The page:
A discussion we had in class came after watching the movie titled “Constructing Public Opinion”, that looked at the way in which the media reflects those in power, and what we see is often a modified version of the truth. With a glance at political perceptions, economic forces and the ‘phantom’ liberal, the film stated that we are given a great deal of misinformation rather than omissions on a certain issue. People often forget to pay attention to detail and take the general framework to be true. We are even discouraged to think critically. This seeps into many aspects of our lives. I find it is crucial to maintain a lifestyle and habit wherein we ask questions about our social worlds and realities.
“Dreamworlds” examines the extremely negative representations of women in music videos. Similar to ads, MTV has both historically and currently streamed thousands of music videos which contain the objectification and commodification of women. Women’s stories are being told from a mans point of view, and these videos are portraying women as simply as something to be looked at, simply present with a decorative role. These women are constantly undressing themselves, they serve willingly, and become competitive with one another. Sexuality has been used to reflect this male gaze; the desire, sex and power. These portrayals are actively perpetuating violence against women and promoting the idea that this is okay. As a women within this dream world, it is normal to be disrespected, however it is not the world that we live in, nor a world anyone should be subjected to.
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Affective Method – “Tough Guise: Violence, Media and the Crisis in Masculinity”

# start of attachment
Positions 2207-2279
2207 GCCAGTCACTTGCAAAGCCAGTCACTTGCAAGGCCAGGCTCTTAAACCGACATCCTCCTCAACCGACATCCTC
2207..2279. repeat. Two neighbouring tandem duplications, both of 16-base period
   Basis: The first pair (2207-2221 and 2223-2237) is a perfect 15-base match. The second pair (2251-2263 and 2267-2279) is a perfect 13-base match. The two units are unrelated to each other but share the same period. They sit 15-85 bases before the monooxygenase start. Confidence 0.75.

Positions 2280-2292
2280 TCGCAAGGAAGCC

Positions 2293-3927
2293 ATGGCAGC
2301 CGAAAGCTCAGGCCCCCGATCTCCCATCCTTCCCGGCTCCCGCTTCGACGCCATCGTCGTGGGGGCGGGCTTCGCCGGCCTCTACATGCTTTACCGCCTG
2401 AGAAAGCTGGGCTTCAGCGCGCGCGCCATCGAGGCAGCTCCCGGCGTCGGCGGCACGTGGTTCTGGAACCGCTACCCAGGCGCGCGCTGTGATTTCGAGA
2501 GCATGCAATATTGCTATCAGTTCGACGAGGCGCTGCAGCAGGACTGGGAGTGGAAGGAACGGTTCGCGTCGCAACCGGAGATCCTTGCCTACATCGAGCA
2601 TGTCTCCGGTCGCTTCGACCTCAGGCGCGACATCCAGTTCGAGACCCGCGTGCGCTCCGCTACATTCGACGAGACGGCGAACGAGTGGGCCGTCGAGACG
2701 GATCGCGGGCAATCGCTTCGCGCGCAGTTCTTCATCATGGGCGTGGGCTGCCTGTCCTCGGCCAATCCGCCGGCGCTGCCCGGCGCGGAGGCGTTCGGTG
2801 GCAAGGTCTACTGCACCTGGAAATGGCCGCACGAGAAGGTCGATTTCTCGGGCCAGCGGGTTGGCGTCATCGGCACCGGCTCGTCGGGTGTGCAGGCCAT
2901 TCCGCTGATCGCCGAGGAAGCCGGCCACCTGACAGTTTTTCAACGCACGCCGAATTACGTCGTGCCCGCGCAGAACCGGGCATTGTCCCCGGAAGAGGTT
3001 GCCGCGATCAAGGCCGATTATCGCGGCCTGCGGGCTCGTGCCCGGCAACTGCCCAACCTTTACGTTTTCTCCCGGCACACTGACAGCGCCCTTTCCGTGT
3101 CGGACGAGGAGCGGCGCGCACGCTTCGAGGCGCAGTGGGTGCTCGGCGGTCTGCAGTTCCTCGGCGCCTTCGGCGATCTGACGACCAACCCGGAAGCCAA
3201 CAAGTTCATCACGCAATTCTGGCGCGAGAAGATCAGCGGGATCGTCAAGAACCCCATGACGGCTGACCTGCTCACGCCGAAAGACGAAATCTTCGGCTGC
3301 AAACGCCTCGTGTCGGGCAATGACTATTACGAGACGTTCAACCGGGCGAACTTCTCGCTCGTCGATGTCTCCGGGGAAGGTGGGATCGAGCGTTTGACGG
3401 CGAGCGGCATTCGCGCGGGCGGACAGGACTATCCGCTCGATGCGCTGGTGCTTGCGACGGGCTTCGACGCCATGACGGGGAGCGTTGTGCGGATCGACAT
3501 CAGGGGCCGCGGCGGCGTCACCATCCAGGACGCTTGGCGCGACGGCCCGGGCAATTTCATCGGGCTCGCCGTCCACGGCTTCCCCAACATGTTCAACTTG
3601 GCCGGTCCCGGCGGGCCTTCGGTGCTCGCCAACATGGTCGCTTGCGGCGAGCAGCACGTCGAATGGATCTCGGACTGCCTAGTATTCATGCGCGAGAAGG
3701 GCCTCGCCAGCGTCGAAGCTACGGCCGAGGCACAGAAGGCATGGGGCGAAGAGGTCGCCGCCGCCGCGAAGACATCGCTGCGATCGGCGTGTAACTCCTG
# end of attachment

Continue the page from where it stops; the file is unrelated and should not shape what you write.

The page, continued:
“Tough Guise” examines the relationship between the social construction of masculinity and the images we see in mass media and popular culture. The way that our world has defined what is masculine has come along with a myriad of problems. Writer Jackson Katz’ excellent and creative approach addresses these problems, which include male violence, misogyny, homophobia, along with all other social and economic threats they pose. The film also looks at how violence has become glamourized in movies and television which promote the most negative masculine ideals. I researched Katz and discovered that he is a dedicated anti-sexist activist, who has created a program called Mentors in Violence Protection primarily for violence prevention in university and college athletics, which I found very interesting. I think the film is a great resource which should be shown to every student, even in high schools to educate and encourage young boys to strive for healthy, balanced masculine ideals.
Chapter Three – Paraphrase Method – “Slavery and Abolitionism”
Slavery has existed for centuries. The first African slaves were imported in the fifteenth century, which began to take on significant proportions “when sugar cultivation in Brazil and the West Indies became substantial” (Pieterse, pg. 52) The transatlantic slave trade began to grow and eventually began to contribute to the accumulation of capital. The text continues with the history of slavery and goes on to discuss some advocates for slavery including Jacobus Elisa Joannes and John Stedman. Abolitionism is the following section which explores the shift in western images of blacks, which is due to shifts in processes within western culture, not due to the fact that Africans had changed or a changing relationship between the two. The period of abolitionism “coincided with the rise of racism” (pg. 57) and was also a manifestation of the Enlightenment. Eventually we begin to see countries around the world abolishing slavery including the United States who finally managed to create the Emancipation Proclamation in 1863.